Personalization involves tailoring the user experience to meet the needs and preferences of the individual user. As web technology broadens in scope and reach, and understanding of users’ needs increases through research and experience, the set of accessibility considerations for websites becomes larger. Rather than developing complex solutions for a wide range of users, designing sites in a way that they can be personalized to the needs of each user provides more optimal accessibility.
Personalization enables users to use adaptive widgets and user preferences to customize their user experience. It enables content authors to provide a default design and enable user personalization with minimal work.
Examples of Personalization to Meet User Needs
- Some people are easily distracted or overwhelmed by lots of information on a website. They have difficulty finding and focusing on key information. Personalization allows users to hide extraneous information so they only get what they need to understand and use the main content.
- Some people have difficulty understanding numbers (“dyscalculia”). Personalization allows users to change numeric information. For example, a temperature of 32°F/0°C is replaced with a picture of a person wearing a hat, scarf, and mittens, and the text “very cold”.
- Some people with severe language impairment cannot read text. They use symbols to represent words. Personalization allows users to change text to symbols.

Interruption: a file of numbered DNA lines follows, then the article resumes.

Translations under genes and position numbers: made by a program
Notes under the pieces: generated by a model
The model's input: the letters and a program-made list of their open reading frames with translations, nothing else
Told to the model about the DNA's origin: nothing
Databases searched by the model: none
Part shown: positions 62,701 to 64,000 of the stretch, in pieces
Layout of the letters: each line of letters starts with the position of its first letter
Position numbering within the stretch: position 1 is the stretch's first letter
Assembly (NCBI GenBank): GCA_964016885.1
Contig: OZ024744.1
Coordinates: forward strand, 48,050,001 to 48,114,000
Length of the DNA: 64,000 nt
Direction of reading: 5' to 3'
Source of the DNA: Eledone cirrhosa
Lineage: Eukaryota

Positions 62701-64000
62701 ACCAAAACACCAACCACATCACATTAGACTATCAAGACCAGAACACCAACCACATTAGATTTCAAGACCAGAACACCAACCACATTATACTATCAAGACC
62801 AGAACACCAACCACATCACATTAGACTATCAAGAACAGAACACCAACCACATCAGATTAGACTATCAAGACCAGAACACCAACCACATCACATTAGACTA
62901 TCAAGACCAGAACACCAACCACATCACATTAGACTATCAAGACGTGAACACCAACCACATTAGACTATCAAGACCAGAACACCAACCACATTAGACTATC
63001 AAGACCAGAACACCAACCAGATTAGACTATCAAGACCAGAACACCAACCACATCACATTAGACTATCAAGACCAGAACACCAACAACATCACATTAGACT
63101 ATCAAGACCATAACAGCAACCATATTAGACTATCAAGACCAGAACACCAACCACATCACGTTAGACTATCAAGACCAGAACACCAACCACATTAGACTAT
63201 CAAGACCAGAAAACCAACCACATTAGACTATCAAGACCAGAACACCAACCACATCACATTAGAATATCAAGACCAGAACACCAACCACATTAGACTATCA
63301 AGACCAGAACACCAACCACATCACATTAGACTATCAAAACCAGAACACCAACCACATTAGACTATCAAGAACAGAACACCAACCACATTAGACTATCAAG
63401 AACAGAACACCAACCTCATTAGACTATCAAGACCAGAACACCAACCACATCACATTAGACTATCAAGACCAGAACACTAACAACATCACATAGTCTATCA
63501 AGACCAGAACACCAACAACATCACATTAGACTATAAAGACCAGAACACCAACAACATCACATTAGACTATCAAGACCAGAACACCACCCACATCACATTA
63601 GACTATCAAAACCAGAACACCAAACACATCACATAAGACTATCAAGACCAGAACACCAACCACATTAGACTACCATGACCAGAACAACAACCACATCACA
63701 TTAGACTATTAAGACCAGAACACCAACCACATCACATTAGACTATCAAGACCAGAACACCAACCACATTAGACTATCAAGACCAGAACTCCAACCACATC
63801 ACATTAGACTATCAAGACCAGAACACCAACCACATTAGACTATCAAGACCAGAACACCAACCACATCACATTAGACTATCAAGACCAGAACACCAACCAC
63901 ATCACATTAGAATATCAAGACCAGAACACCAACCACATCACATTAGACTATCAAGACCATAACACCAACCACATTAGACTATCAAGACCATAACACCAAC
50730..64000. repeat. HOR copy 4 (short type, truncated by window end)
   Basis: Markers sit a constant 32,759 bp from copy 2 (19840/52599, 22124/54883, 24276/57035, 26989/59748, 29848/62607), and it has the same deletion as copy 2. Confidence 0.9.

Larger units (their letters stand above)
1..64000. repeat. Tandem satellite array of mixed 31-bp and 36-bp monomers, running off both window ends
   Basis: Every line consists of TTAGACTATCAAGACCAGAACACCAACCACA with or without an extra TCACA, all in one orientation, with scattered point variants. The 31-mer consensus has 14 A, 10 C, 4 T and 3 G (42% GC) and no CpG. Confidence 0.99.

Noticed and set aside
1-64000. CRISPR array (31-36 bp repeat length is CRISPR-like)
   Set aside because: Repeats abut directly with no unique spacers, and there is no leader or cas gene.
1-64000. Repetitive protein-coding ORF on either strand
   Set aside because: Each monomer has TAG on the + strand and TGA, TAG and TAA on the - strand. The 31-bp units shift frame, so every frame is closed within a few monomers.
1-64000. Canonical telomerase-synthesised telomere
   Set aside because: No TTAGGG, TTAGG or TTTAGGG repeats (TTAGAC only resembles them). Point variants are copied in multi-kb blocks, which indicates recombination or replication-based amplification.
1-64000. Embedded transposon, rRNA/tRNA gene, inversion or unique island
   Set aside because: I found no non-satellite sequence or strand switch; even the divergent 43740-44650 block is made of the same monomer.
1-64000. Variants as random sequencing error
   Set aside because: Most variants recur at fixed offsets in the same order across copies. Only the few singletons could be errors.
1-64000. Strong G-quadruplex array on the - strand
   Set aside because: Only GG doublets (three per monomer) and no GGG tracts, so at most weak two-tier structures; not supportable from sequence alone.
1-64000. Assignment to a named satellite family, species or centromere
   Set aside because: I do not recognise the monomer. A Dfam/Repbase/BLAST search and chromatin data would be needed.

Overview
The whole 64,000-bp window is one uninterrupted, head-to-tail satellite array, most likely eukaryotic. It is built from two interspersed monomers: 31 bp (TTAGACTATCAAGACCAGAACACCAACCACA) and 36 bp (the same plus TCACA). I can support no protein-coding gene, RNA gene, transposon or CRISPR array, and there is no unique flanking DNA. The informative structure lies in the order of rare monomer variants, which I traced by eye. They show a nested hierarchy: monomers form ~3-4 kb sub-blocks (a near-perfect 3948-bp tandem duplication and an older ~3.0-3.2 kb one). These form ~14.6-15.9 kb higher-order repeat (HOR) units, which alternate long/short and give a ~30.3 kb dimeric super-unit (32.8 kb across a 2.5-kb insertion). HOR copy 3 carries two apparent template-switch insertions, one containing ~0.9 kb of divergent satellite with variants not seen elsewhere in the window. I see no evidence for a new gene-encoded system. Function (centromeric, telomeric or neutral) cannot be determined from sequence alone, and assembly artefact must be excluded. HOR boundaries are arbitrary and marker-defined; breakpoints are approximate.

Who the Personalization Documents are for
- Content developers can add syntax to support personalization.
- User agents such as browser extensions and assistive technology can use the syntax to manipulate the content to meet the user’s need. User agents can also use user preferences for different interface options.
The Personalization Documents
- Personalization Semantics Explainer (Working Draft) is the core introductory document that explains general use cases, vocabulary, and anticipated uses.
- Personalization Semantics Content Module (Working Draft) is the technical specification that provides terms authors can use to enhance web content with information about controls, symbols, and user interface elements.
- Personalization Help and Support (Working Draft) lists examples of the personalized help and support properties.
- Personalization Tools (Working Draft) lists examples of the personalized tools properties.
- Requirements for Personalization Semantics (Editors’ Draft) establishes the basis for W3C’s work on personalization.
Who Develops the Personalization Documents
Personalization documents are developed by the Personalization Task Force of the Accessible Platform Working Group (APA WG), which is part of the World Wide Web Consortium (W3C) Web Accessibility Initiative (WAI). For more information about the task force, see the Personalization Task Force page.
Formal periods for public review are described in How WAI Develops Accessibility Guidelines through the W3C Process: Milestones and Opportunities to Contribute. To submit comments on specific personalization documents, see the “Status of this Document” section of the resource. To get notices of opportunities for review and comment on WAI documents, see Get WAI News.
Opportunities for contributing to Personalization and other WAI work are introduced in Participating in WAI.Back to Top